Sub-theme 43: Theorizing the Past, Present and Future in Organization Theory

David Chandler
University of Colorado Denver, USA
Mar Pérezts
EMLyon Business School, France
Roy Suddaby
University of Victoria, Canada, & Newcastle University Business School, United Kingdom

Call for Papers

Many organizational outcomes are the result of processes that occur over long periods of time. In spite of this, within much macro-level research the passage of time tends to be assumed or ignored, rather than theorized rigorously (Bluedorn & Denhardt, 1988; Goodman et al., 2001; Lee & Liebenau, 1999). One way in which we exclude time from our theories is by studying climactic moments of change. Although these “moments of institutional choice” are inherently interesting, focusing on them risks privileging the instance of change at the expense of the essential groundwork that generated the conditions under which the opportunity for change emerged (Pierson, 2004, p. 136). That is, our preference for studying dramatic instances of revolutionary change means that we know relatively little about processes of evolutionary change.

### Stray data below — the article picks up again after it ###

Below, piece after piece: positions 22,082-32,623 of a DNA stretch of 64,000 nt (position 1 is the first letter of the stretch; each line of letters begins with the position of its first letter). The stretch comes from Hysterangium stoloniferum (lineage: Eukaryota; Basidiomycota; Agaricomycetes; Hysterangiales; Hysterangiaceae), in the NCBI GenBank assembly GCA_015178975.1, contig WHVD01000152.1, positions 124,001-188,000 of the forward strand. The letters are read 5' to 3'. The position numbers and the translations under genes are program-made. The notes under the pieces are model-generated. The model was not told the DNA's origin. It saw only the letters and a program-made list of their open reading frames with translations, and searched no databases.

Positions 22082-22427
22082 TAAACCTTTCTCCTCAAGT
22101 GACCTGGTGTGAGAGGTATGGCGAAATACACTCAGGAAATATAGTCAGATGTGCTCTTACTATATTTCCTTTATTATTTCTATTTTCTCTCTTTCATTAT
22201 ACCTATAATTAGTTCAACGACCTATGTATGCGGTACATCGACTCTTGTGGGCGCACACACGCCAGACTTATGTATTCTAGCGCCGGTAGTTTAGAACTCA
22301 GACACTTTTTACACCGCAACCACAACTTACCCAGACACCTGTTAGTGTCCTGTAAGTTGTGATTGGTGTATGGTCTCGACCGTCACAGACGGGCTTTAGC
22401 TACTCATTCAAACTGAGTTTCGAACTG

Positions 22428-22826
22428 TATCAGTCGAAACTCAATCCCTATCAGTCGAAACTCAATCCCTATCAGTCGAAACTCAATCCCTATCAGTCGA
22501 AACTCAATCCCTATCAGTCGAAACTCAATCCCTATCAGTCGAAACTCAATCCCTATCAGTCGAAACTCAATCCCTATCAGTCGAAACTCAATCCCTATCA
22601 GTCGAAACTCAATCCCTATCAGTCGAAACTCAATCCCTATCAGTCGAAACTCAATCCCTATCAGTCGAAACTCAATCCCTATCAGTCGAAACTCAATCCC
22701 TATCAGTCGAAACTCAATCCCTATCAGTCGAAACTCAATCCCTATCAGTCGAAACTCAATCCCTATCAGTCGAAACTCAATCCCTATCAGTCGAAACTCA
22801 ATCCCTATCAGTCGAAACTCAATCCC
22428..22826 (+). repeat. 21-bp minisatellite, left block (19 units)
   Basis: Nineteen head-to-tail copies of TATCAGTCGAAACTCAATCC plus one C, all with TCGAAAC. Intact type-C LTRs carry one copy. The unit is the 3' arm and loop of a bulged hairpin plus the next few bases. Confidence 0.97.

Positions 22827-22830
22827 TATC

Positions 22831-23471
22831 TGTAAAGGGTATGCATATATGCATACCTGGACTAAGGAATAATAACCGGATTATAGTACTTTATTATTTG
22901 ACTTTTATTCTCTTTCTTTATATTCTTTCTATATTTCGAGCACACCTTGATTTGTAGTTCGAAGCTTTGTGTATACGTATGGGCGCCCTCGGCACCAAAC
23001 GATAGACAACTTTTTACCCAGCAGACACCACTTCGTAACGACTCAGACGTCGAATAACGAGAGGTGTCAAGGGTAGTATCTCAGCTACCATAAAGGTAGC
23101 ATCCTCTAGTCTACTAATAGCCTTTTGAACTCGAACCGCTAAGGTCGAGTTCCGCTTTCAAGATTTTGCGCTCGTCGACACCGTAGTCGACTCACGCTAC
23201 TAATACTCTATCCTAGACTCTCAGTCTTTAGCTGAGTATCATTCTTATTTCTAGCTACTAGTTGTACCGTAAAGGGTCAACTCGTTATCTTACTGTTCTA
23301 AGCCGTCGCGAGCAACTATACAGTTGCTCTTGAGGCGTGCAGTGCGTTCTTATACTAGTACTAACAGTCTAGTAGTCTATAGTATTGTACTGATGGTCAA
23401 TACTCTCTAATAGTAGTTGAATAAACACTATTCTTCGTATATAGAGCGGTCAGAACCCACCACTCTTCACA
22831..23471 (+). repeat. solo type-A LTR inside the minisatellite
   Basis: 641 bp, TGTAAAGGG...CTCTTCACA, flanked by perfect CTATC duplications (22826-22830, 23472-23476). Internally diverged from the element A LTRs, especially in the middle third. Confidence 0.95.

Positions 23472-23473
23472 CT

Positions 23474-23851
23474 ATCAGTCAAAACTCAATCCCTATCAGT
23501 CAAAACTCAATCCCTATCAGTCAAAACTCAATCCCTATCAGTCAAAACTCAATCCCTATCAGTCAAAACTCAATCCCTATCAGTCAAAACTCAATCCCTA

One way in which we make assumptions about time is to model “temporal homogeneity,” which adds to theoretical parsimony, but detracts from the ability to capture “decay in the influence of events over time” (Strang & Tuma, 1993, p. 614). We do this because much of our theory is driven by popular representations of clock time. This characterization presents time “as homogenous and divisible in structure, linear and uniform in its flow, objective and absolute, that is, existing independent of objects and events, measurable (or quantifiable), and as singular, with one and only one ‘correct’ time” (Lee & Liebenau, 1999, p. 1038). In reality, however, time is relative (Einstein, 1916). It is a social construct that is subject to complex social, cultural, and political influences (Picard et al., 2015). In other words, time is a radically subjective phenomenological experience that affects our being in the world as individuals and collectives.